A taxi driver checks her smartphone with a passenger in Fuzhou, East China's Fujian province, Dec 12, 2014. [Photo/CFP]
China's mobile taxi-hailing app operators Didi Dache and Kuaidi Dache, which have been in head-on competition, jointly announced their strategic merger via their Sina Weibo accounts on Saturday, also Valentine's Day, a western holiday celebrated by many Chinese people.
The new company will run on a co-CEO basis and keep the original structure of their respective human resources. Didi and Kuaidi will continue to run their business parallel, retain their brands, and remain independent.
Didi's CEO Lv Chuanwei said the merger will allow the new company to roll out "more perfect" travel service products and speed up market penetration, drawing on the technology and talent advantages of both companies.
More details of the merger will be made public after China's Lunar New Year holiday, which lasts from Feb 18 to Feb 24.
The two companies have been going head to head since last year in separate promotion campaigns to attract users with subsidies for both taxi drivers and passengers.
Didi and Kuaidi have received backing from Chinese Internet giants Tencent and Alibaba, respectively, allowing users to pay trip fares with their mobile payment apps. Alibaba told news portal Sina Tech that it is in support of the merger and believe this move will create a "win-win" situation.
Kuaidi holds a 56.5-percent share of China's taxi-hailing app market, while Didi accounted for 43.3 percent as of December, according to research consultancy Analysys International.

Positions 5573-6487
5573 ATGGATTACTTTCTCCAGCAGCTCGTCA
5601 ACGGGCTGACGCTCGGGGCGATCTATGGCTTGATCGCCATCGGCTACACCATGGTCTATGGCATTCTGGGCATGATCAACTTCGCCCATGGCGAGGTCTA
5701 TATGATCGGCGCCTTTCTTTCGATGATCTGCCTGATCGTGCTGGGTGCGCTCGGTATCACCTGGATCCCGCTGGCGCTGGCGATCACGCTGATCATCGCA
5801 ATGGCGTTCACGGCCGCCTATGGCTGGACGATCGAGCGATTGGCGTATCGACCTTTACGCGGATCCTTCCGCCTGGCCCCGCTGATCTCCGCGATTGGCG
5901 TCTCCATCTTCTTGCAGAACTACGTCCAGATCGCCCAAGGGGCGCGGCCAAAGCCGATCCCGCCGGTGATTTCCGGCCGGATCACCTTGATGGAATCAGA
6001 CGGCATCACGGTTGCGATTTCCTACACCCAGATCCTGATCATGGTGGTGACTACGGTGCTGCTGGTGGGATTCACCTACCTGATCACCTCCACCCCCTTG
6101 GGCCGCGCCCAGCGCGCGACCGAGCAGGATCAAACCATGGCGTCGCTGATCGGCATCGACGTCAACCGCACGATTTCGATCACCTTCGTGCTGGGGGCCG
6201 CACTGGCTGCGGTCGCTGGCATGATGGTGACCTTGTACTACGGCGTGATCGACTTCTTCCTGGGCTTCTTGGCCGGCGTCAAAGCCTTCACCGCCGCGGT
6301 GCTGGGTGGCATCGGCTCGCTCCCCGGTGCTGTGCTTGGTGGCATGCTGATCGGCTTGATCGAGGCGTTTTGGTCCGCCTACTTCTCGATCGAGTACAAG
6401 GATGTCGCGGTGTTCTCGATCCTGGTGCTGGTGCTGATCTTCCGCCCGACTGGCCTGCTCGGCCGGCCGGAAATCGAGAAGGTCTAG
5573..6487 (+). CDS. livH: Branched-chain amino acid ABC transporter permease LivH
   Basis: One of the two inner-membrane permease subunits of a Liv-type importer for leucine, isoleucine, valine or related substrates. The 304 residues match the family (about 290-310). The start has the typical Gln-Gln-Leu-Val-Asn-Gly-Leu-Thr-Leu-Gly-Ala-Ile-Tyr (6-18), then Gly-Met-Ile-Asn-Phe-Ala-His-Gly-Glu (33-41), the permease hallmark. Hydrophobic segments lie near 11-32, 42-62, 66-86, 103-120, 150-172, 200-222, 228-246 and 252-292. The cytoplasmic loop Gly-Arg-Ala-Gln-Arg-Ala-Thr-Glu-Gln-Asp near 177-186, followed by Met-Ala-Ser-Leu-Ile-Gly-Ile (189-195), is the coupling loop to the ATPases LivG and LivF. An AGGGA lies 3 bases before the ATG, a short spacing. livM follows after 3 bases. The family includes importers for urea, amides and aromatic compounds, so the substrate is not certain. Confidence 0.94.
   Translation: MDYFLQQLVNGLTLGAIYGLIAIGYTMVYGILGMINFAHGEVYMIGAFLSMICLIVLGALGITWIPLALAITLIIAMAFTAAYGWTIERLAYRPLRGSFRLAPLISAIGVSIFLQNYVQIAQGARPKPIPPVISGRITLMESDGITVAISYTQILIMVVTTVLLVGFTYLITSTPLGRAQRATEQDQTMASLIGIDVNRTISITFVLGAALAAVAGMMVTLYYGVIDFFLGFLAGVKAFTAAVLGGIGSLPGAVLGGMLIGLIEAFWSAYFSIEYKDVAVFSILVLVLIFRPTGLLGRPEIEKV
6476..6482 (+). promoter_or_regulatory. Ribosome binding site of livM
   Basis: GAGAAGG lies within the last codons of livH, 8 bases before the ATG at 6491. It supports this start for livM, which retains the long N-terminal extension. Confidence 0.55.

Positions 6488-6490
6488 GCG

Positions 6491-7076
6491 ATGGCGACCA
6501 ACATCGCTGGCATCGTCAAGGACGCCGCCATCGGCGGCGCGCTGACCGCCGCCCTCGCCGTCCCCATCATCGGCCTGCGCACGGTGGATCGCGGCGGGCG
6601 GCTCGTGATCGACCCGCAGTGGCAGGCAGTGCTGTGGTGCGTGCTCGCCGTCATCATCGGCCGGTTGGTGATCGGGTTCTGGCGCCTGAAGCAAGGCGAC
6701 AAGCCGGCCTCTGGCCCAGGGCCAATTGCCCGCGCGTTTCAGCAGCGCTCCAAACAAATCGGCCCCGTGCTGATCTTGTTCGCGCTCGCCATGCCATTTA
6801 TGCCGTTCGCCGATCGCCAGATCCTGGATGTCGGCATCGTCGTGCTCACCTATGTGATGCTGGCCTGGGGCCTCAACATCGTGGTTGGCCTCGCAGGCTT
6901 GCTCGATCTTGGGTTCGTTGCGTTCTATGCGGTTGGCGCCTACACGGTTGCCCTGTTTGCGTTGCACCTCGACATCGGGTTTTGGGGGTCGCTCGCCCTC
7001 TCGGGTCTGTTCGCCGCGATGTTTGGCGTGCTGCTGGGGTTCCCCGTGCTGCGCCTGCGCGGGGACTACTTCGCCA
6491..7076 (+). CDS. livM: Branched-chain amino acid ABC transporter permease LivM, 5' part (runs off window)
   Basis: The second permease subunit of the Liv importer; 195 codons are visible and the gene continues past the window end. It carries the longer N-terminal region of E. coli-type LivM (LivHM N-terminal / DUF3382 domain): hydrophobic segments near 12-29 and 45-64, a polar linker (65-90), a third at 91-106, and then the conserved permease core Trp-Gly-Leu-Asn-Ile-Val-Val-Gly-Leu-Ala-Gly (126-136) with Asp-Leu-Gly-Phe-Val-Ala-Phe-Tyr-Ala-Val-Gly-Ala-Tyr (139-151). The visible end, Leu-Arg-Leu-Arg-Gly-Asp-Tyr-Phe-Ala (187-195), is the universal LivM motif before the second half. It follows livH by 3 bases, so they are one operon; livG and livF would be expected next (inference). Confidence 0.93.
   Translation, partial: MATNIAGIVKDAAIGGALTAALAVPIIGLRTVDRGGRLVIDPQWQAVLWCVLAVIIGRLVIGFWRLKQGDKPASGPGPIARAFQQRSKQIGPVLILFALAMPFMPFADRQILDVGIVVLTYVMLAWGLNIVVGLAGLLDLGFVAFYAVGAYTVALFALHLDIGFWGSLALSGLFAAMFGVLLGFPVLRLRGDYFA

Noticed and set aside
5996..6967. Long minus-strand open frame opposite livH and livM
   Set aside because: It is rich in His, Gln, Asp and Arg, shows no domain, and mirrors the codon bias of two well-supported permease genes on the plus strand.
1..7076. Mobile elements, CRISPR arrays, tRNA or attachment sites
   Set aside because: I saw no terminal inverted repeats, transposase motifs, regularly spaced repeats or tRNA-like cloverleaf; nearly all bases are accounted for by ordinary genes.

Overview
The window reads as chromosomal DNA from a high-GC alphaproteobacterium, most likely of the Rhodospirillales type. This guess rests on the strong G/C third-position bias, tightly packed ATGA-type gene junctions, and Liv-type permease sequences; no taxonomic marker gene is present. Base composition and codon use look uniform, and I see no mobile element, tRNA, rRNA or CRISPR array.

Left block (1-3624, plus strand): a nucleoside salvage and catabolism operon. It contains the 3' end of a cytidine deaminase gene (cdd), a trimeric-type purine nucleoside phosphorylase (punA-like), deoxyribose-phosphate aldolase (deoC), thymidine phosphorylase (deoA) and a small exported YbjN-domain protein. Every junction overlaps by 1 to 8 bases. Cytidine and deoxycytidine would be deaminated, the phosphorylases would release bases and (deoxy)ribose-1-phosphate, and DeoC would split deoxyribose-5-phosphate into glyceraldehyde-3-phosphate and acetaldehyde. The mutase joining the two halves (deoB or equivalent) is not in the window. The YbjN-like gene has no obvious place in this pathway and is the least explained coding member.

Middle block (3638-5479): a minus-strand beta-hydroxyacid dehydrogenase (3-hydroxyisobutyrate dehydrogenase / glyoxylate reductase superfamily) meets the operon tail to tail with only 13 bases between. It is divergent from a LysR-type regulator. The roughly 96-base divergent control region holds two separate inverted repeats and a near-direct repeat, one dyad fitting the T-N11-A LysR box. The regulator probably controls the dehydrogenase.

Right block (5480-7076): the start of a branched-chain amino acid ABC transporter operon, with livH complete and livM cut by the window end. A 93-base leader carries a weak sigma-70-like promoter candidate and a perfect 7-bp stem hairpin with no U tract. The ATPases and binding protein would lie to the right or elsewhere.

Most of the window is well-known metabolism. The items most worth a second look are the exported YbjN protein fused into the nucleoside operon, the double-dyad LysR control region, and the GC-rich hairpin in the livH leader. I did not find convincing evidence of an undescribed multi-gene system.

The two companies refuted concerns over a potential monopoly in the Chinese market after the merger, saying taxi-hailing services are only a small piece of a much bigger transportation market in China.
Despite their dominance in taxi-hailing services, Didi and Kuaidi are being challenged in ride-on-demand services by newcomers such as Beijing-based rental firm CAR and US taxi and transport service firm Uber, which received an undisclosed amount of investment from Chinese search engine Baidu last year.
Kuaidi and Didi launched their own ride-on-demand services during the second half of last year. Both taxi drivers and private car owners have signed up, but the services have run afoul of regulators as some cities banned unlicensed drivers from giving rides at the end of last year.
China's Ministry of Transport also banned private cars from taking passengers for profit in January and ordered app developers including Didi and Kuaidi to only dispatch cars owned by taxi or car-rental companies for ride-on-demand services "out of safety concerns."
Both companies have received four rounds of financing. Didi's latest $700 million financing included funds from Singapore's sovereign wealth fund Temasek and Russian investment firm DST, while a $600 million investment in Kuaidi came partly from Japan's SoftBank and Tiger Global.
Xinhua contributed to this story
Didi and Kuaidi in merger talks: report, by Liu Zheng, chinadaily.com.cn